Five years after the protests began, the human rights crisis continues to deepen, say victims of repression and international human rights protection bodies.

Five years after the protests began, the human rights crisis continues to deepen, say victims of repression and international human rights protection bodies.

Washington, D.C., April 18, 2023. – With the presence of victims of the regime of Daniel Ortega and Rosario Murillo and members of international human rights protection bodies, the Institute on Race, Equality and Human Rights (Race and Equality) held in Washington, D.C., United States, the discussion, “Nicaragua: 5 years of crimes against humanity”, on the situation of exile, attacks on the press, and on the challenges and prospects of the International Human Rights Protection System in the face of the deepening crisis in Nicaragua.

The event was held in the context of the fifth anniversary of the socio-political and human rights crisis in Nicaragua. 

Christina Fetterhoff, Director of Programs for Race and Equality gave the opening remarks at the event and recalled that since 2018, 355 people have been killed, more than 2,000 injured, and more than 1,614 people arbitrarily deprived of their liberty.

Fetterhoff stressed that the criminalization of dissident voices, the manipulation of criminal law, and impunity for human rights violations five years after the crisis, far from being resolved, continue to deepen and claim victims.

A press that does not remain silent

The first panel on the “Persistence of attacks on freedom of the press from the perspective of the victims and the Office of the Rapporteur for Freedom of Expression” included the participation of journalists Wilfredo Miranda, Lucía Pineda Ubau, Eduardo Enríquez and the Special Rapporteur for Freedom of the Press of the Inter-American Commission on Human Rights, Pedro Vaca Villarreal. The panel was moderated by David Álvarez Veloso, Coordinator of the Human Rights Consortium – Race and Equality.

In his participation, the Special Rapporteur for Freedom of Expression, Pedro Vaca Villarreal, applauded the courage of Nicaraguan journalism and said that the State of Nicaragua has deliberately renounced to fulfill the commitment it voluntarily assumed with the international community and with its population, especially in terms of freedom of expression. He warned that Nicaraguan society is being bombarded with official propaganda, which is only countered by the efforts of courageous journalism and called for increased support and backing for the Nicaraguan press.

The Rapporteur expressed that between 2018 and 2022 the IACHR granted 22 resolutions of precautionary measures to 69 people linked to Nicaraguan journalism and in some cases the protection measures have been extended to family members.

For her part Lucía Pineda Ubau, imprisoned in 2018 for six months for exercising her right to expression and recently stripped of her nationality and declared a fugitive from justice indicated that 100% Noticias despite being razed in 2018, its facilities confiscated and staff forced into exile, has not stopped reporting.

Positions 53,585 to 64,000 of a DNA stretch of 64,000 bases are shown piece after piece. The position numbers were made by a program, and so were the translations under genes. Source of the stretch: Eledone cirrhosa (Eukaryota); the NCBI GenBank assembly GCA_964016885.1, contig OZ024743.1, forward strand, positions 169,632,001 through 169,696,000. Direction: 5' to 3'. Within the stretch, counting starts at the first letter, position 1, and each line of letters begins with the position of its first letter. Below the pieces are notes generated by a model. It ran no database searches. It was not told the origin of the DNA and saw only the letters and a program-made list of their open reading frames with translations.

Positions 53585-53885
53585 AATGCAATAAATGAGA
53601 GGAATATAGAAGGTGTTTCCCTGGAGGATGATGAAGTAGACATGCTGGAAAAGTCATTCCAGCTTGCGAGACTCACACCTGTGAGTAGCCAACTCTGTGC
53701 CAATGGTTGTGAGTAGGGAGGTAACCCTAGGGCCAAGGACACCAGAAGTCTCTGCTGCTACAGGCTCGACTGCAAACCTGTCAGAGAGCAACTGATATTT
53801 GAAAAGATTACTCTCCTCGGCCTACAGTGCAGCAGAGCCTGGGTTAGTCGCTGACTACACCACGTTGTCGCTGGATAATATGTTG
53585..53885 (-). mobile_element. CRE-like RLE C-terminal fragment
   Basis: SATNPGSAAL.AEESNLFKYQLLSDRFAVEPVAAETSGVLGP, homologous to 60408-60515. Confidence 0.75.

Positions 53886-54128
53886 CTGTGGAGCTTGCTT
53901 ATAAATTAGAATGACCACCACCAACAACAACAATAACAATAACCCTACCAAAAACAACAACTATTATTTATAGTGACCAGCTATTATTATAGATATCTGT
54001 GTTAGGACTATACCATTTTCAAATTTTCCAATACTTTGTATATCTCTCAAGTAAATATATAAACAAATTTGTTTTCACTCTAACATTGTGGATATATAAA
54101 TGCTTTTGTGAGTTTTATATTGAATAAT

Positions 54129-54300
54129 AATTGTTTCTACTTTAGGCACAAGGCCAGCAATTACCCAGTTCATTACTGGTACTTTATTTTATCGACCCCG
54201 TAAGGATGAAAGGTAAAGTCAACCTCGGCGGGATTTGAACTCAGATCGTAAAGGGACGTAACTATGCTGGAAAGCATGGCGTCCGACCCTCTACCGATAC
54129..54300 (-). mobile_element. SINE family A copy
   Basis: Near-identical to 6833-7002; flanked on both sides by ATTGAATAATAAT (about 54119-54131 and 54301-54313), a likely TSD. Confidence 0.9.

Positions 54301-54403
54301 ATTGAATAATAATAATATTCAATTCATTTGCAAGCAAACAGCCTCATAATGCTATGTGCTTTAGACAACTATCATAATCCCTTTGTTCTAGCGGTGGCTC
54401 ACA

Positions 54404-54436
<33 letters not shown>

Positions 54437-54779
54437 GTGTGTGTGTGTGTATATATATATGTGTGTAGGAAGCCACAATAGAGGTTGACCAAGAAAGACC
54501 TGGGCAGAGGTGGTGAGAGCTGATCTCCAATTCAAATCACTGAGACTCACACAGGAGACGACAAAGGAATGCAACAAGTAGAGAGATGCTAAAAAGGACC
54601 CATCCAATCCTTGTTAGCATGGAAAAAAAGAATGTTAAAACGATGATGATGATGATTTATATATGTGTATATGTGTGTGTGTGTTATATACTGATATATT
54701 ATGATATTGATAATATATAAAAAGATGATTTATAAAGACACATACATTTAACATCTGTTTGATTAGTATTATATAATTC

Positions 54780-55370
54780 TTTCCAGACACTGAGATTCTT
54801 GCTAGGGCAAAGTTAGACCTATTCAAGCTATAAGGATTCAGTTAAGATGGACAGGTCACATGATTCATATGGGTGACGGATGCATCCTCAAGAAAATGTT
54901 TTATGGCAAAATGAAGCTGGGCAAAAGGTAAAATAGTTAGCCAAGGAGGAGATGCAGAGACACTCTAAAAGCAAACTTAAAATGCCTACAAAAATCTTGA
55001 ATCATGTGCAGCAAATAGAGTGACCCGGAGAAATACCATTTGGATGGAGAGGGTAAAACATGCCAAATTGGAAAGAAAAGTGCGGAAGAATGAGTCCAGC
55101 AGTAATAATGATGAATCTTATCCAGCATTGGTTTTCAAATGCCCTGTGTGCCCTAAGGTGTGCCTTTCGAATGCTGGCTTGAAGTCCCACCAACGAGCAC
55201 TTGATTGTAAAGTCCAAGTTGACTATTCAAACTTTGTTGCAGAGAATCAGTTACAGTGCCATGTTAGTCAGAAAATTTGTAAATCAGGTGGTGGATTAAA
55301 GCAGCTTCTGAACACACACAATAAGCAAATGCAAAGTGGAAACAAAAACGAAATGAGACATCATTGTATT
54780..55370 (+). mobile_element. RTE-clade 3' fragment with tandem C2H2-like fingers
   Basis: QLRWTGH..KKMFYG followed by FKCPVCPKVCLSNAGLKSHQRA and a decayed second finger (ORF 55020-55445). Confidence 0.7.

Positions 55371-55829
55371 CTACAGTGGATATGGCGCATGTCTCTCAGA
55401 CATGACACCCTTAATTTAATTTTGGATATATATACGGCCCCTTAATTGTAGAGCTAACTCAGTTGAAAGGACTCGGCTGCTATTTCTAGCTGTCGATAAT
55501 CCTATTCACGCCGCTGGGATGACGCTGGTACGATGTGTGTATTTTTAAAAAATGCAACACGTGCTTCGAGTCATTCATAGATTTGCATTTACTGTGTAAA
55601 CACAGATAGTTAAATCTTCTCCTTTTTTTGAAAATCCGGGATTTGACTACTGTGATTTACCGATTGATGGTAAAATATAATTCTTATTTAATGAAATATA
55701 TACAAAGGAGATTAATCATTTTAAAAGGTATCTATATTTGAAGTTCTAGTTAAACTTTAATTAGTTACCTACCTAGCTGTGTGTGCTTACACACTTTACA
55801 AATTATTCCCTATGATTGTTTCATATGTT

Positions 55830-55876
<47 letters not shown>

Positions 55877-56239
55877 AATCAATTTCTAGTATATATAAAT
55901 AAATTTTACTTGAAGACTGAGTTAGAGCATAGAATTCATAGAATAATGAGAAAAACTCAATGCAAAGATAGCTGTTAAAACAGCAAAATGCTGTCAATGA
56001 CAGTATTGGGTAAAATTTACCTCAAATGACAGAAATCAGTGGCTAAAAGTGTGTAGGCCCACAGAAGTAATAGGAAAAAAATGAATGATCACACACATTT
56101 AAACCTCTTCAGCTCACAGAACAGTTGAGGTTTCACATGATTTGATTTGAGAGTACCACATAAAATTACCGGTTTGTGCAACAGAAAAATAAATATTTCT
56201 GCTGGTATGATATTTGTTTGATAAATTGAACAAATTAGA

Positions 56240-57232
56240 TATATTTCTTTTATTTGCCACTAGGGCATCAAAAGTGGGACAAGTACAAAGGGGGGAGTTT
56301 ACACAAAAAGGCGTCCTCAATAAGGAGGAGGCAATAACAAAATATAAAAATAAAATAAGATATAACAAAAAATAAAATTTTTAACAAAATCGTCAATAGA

“I again call on organizations such as Race and Equality and international human rights protection bodies such as the Commission, the Court, the Human Rights Council, the Group of Experts for Nicaragua, and countries friendly to the people of Nicaragua, to continue to press for an end in Nicaragua to the dictatorship of terror imposed by the Ortega-Murillo family and all their accomplices,” said Pineda.

Journalist Wilfredo Miranda, co-founder of Divergentes, who was also stripped of his nationality on February 15, said that the dictatorship’s attacks have not silenced them. “While this may seem minor, it really is not. It is too much when you do journalism under a totalitarian regime, accused of committing crimes against humanity since 2018.”

Miranda recalled that it has been the reporters in the streets who began to document the crimes against humanity that today the UN Group of Experts foists on the presidential couple. In his case, he was able to document in a report the extrajudicial executions committed by police and paramilitaries. “Five years after the beginning of the April protests, we can say that among the democratic trenches that the Ortega-Murillo have wanted to destroy, journalism has resisted. We limp, but we do not give up,” said Miranda.

For Eduardo Enriquez, Editor in Chief of Diario La Prensa, the dictatorship has proposed to put an end to journalism, “the regime is determined to erase it, and proof of this are the journalists arrested and the 185 in exile.”

Enriquez added that in the 97 years of Diario La Prensa this is the worst stage that the media has gone through and told how they went from the embargo of paper and ink to the “robbery” of the media’s facilities and the imprisonment of Juan Lorenzo Holmann, Manager of the media and other workers.

Enríquez added that if Ortega and Murillo have not been able to silence journalism, it is because of the tenacity of the journalists, the rebelliousness of the citizens who continue denouncing from any corner and the support of non-governmental organizations.

They call on the international community to take forceful action.